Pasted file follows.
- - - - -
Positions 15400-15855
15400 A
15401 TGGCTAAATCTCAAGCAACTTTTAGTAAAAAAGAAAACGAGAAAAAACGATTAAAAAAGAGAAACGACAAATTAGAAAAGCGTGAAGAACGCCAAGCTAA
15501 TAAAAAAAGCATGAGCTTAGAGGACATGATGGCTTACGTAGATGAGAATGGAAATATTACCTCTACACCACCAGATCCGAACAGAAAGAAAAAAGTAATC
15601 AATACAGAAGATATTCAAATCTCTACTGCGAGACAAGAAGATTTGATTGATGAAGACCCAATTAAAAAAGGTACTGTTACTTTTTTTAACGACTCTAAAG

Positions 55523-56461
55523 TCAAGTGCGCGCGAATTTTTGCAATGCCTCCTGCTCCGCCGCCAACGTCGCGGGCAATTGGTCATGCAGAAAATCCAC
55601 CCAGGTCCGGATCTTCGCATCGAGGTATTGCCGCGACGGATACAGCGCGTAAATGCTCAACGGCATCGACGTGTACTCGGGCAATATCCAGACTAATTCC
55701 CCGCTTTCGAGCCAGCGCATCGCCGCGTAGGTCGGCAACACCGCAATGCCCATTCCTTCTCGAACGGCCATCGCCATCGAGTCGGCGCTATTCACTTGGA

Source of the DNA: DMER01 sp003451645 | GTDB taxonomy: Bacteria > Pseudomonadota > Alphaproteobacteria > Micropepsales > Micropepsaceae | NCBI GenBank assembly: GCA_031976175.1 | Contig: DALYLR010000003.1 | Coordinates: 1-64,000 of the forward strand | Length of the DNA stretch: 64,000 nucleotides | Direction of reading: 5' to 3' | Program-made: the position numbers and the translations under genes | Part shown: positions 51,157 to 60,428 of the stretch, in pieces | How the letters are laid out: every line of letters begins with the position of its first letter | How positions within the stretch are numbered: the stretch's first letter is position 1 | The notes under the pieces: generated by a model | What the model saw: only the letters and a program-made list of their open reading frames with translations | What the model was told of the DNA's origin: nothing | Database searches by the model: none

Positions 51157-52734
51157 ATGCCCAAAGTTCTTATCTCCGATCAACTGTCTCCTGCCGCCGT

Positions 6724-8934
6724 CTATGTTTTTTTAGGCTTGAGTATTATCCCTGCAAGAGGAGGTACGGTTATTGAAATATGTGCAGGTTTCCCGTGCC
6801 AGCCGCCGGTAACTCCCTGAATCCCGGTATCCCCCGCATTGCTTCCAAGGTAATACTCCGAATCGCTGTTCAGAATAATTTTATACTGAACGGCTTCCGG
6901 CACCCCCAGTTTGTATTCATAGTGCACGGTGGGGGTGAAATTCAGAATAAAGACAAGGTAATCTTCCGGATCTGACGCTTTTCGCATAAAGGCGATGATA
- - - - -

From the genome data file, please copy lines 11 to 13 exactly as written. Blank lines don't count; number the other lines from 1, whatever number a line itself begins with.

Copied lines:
Positions 51157-52734
51157 ATGCCCAAAGTTCTTATCTCCGATCAACTGTCTCCTGCCGCCGT

Positions 6724-8934